Like a dour brylcreemed uncle, Beijing will be warning Naypyitaw about all this change-y, hope-y stuff come 8 November.
One-party states rarely like elections. So Beijing is likely to be looking upon upcoming events in Myanmar with a wary, yet jaundiced eye.
There are many reasons for Beijing’s worry. As others have noted, Myanmar’s dynamic, media-savvy, young population have an ‘enduring affection for Western institutions, practices and culture’; all of which brings to mind certain, failed attempts to challenge and change one-party rule in Beijing more than 20 years ago.
And despite great investments and efforts through Confucius Institutes and other official (and unofficial) programs, there still appears far less demand for Chinese language classes than for English language lessons.
While this correspondent (himself a refugee of many classes spitting out tongue-twisters about 800 soldiers shooting arrows) is deeply sympathetic to the travails of the Chinese language learner, it does seem surprising that the language of Du Fu, Li Shangyin and Li Bai finds little common soil in Myanmar.
Part of this may be due to prosaic economic concerns. The post-GFC triumphalism of the “Beijing Consensus” has died down considerably. In today’s “new normal” economy there are deep concerns about the longevity of Beijing’s bureaucratic business model.
And China’s constant discussion of its “unique circumstances” may mean that, in spite of other countries undoubtedly respecting China’s development achievements, Beijing will be unable to convince other nations that it has uncovered a replicable form of autocratic alchemy.
Beijing’s frustrations will be worsened by the past few years of bilateral events. While it has substantial investments in off-shore oil and gas fields in Rakhine State, the postponement of the Myitsone hydroelectric dam in Kachin State was a significant blow, and rumblings over the Letpadaung copper mine in Sagaing Region cause concern.
All of this leads to an exorable feeling that Beijing may look upon Naypitaw’s forthcoming elections with a sense of envy. Regular visitors to Yangon (if not Naypitaw, still more possessed of residences than residents) return discussing a sense of energy and vibrancy that has not been seen in China since periods of the 1980s.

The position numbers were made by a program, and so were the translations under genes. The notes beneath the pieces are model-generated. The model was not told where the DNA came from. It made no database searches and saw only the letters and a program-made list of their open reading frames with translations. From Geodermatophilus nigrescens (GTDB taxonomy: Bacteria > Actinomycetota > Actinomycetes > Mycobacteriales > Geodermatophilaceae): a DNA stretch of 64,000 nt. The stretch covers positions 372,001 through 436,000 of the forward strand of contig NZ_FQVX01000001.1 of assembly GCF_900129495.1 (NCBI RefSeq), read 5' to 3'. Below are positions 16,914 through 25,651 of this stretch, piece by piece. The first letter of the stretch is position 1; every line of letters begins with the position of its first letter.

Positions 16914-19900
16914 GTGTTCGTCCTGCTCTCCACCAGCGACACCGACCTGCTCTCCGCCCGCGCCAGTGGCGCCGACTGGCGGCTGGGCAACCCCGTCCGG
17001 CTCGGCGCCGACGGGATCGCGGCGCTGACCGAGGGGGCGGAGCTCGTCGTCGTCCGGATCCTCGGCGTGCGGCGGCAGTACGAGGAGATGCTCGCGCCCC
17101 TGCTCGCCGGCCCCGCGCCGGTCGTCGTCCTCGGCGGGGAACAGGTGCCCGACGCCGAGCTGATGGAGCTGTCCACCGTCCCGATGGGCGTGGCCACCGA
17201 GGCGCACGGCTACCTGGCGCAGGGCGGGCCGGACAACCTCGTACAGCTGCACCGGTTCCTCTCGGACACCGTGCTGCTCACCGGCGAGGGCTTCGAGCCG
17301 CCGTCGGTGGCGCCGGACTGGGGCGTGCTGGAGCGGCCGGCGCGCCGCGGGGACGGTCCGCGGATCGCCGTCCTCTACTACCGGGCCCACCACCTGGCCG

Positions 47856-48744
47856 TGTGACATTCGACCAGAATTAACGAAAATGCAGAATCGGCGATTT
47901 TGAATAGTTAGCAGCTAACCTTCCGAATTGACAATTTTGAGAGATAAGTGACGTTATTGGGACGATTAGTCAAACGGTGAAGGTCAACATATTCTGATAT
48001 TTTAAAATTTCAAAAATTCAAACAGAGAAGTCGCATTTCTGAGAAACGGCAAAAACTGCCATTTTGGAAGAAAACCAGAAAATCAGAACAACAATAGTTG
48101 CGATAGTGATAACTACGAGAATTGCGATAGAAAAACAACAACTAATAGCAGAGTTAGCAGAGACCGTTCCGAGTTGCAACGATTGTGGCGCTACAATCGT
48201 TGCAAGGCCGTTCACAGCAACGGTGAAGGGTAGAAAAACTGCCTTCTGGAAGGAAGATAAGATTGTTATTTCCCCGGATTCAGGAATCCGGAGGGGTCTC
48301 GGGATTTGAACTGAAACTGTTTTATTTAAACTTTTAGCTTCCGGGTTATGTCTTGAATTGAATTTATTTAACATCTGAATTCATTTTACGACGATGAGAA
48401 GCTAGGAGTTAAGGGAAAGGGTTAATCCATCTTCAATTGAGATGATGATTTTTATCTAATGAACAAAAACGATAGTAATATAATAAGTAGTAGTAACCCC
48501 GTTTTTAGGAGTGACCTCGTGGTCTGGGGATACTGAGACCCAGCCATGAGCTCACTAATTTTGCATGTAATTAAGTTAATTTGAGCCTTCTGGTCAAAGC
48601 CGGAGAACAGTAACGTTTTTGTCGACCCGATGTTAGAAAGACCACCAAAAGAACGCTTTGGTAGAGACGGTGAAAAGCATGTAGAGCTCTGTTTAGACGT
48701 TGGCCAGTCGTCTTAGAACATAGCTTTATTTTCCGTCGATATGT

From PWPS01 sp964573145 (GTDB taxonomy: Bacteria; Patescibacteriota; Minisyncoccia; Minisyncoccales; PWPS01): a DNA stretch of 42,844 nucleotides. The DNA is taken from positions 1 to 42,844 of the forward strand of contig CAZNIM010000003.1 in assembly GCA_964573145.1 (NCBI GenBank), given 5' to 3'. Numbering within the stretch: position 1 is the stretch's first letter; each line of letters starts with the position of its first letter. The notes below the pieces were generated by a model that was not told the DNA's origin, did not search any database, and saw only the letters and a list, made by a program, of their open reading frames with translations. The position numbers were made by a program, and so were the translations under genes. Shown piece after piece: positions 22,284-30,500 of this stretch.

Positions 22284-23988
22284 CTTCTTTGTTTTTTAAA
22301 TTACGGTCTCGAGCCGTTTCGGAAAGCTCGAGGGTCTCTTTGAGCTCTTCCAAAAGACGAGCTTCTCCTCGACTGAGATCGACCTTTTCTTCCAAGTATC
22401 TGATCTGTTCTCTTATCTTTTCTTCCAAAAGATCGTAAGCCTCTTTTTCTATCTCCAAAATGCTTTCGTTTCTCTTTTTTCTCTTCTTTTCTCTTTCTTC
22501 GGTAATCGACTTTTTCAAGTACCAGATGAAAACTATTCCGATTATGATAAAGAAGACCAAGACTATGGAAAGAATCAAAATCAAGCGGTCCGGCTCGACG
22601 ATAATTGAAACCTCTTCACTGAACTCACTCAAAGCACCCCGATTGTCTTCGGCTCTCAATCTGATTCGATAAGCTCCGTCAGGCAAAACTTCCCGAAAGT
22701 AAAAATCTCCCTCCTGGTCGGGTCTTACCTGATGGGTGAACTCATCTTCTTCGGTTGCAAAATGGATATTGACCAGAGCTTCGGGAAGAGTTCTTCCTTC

Unable to contribute to this popular zeitgeist, Beijing is instead stuck in the role of the dour Brylcreemed uncle, stuck warning boisterous relatives that their economic development still has a long way to go, and that they’ll never get a real job if they keep wasting their time on this change-y, hope-y stuff anyway.
Even the current rulers, despite decades of anti-British and anti-American bombast, have stated that Myanmar enjoys common cause with the West. The coming of elections can be seen as the culmination of that. Who doesn’t enjoy an election? Despite the undoubted difficulties that lie ahead for Myanmar’s democratic future, the optics will be terrific. And parade-loving, communist-ruled China understands optics better than most.
Finally, on China and the vote, one cannot only consider the central government perspective; cadres in Yunnan province are also calculating the impact of democratic change. Kunming would have to deal with any unrest on the border.
Possibly more than two million Chinese citizens and former citizens now call Myanmar home, none of whom are formally recognised as a ‘national race’, and many of whom still have family in Yunnan. Very few people have forgotten how poorly ethnic Chinese fared in recent periods of change in Indonesia. Tensions will be high.
But what will China do? Almost certainly, it will do what it has always done best – be pragmatic.
Beijing’s embrace of Daw Aung San Suu Kyi, and the smooth way that Beijing also ensured that her visits steered clear of awkward discussions of her fellow Nobel Laureate Liu Xiaobo or of the many other, less-well-known Chinese political and human rights activists currently in detention, showed that China will deal with whichever leader wins the forthcoming election. And Beijing’s plans for ‘One Belt, One Road’ are reliant on the development of a viable Bangladesh, India, and Myanmar ‘corridor’.
Amid the noise and the haste, Beijing knows that Naypitaw needs it. China is still Myanmar’s biggest trading partner, and its simplest source of capital. Many of Myanmar’s major projects are beyond local engineering capacity and savvy.
While Chinese firms’ micro-management of major projects – extending from resources to labour – may grate, the ability of these firms to deliver huge infrastructure to tight schedules is a major contribution to the Myanmar economy. It is hard to imagine that the know-how necessary for the pipelines from Kyaukpyu in Rakhine State to Ruili over the border will be readily available in Myanmar.
So, in the excitement and awe, expect China to sit back and wait – it will be hoping that cheque signing will win out over flag waving, no matter who wins on 8 November.
Ryan Manuel is a postdoctoral fellow at the Australian Centre on China in the World, the Australian National University.
This article forms part of New Mandala’s ‘Myanmar and the vote’ series.